Supreme Court Justice Robert H. Jackson once observed that: “The prosecutor has more control over life, liberty, and reputation than any other person in America.” But with great power does not necessarily come great responsibility. When prosecutors present fabricated evidence and false testimony, make false statements, suborn or coerce perjury, conspire with a judge to predetermine the outcome of a case, withhold exculpatory evidence in a death penalty case, destroy exculpatory evidence, deny a speedy trial, and even violate a citizen’s right to be free from involuntary servitude, courts have held prosecutors are absolutely immune from civil liability. This immunity originates from the 1976 Supreme Court decision of Imbler v. Pachtman. In that case, Richard Pachtman, a prosecutor, withheld evidence that confirmed the alibi of a defendant in a murder trial, Paul Imbler, resulting in Imbler’s wrongful conviction. Yet, the Supreme Court held that Pachtman had absolute immunity from Imbler’s civil suit. The Imbler Court found support for absolute prosecutorial immunity in the “common law,” “history,” and “public policy.” Yet nearly half a century after Imbler, neither the common law, history, nor sound public policy provide continued support for absolute prosecutorial immunity.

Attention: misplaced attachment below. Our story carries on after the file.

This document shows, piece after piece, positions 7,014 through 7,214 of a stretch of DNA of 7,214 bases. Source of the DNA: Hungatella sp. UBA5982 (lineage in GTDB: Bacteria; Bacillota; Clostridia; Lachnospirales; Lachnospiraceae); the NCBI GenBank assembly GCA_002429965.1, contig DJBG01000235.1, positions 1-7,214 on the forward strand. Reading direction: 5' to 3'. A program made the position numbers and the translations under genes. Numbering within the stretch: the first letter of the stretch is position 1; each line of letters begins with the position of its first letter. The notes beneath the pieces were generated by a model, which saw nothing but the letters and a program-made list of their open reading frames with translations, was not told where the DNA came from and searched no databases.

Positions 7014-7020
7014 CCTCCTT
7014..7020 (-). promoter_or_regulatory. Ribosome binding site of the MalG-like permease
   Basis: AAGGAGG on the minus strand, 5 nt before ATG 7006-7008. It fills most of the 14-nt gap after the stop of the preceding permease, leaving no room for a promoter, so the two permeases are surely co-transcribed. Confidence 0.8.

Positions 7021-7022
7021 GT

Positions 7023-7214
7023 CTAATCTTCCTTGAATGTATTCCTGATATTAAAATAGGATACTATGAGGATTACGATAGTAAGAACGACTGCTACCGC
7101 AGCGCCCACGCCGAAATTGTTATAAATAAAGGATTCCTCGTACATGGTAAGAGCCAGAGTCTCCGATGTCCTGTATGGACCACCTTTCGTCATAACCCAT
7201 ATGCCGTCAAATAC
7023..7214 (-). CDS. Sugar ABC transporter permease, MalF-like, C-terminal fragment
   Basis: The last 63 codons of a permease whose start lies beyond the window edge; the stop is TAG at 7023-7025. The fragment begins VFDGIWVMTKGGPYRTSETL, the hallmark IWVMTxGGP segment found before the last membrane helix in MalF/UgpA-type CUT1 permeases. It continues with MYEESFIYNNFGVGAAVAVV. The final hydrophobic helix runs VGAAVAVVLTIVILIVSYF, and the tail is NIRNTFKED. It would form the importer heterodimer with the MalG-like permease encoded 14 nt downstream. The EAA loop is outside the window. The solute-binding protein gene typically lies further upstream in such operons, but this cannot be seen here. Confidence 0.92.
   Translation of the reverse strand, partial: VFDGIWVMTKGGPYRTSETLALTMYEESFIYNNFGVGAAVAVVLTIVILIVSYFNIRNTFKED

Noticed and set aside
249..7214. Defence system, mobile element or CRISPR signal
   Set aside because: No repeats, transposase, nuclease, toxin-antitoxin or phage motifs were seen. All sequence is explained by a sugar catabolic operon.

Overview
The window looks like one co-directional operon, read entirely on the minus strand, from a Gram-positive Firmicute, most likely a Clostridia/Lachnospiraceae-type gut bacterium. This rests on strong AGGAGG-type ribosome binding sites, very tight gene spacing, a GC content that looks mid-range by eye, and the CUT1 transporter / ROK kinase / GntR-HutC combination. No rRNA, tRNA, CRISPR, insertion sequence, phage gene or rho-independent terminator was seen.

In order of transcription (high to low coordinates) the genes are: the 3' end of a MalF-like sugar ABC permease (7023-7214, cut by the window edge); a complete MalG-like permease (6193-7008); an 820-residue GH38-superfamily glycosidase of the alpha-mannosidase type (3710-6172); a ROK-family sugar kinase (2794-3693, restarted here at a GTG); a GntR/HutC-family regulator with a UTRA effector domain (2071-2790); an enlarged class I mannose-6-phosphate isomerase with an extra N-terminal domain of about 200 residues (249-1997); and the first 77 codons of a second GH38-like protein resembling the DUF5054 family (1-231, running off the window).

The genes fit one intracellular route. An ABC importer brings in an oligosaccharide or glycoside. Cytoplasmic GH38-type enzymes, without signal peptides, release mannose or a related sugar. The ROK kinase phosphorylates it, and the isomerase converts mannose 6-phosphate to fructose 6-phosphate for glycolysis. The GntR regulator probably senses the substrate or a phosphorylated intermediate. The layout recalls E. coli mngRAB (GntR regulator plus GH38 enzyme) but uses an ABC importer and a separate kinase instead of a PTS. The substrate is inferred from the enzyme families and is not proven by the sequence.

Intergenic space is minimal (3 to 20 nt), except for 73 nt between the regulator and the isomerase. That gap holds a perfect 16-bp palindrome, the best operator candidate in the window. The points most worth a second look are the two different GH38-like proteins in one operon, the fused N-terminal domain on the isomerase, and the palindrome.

The Imbler Court argued it was “well settled” that absolute immunity for prosecutors was “the common law rule.” In support of this claim, the Court cited a handful of lower court cases the earliest of which was decided in 1933. But none of these cases referenced English common law. At common law, absolute prosecutorial immunity was impossible as there was no such thing as a public prosecutor. Rather, private parties “prosecuted criminal wrongs which they suffered.” The public prosecutor was a “historical latecomer” who “did not emerge” in England until the “the Office of Director of Public Prosecutions” was established in 1879.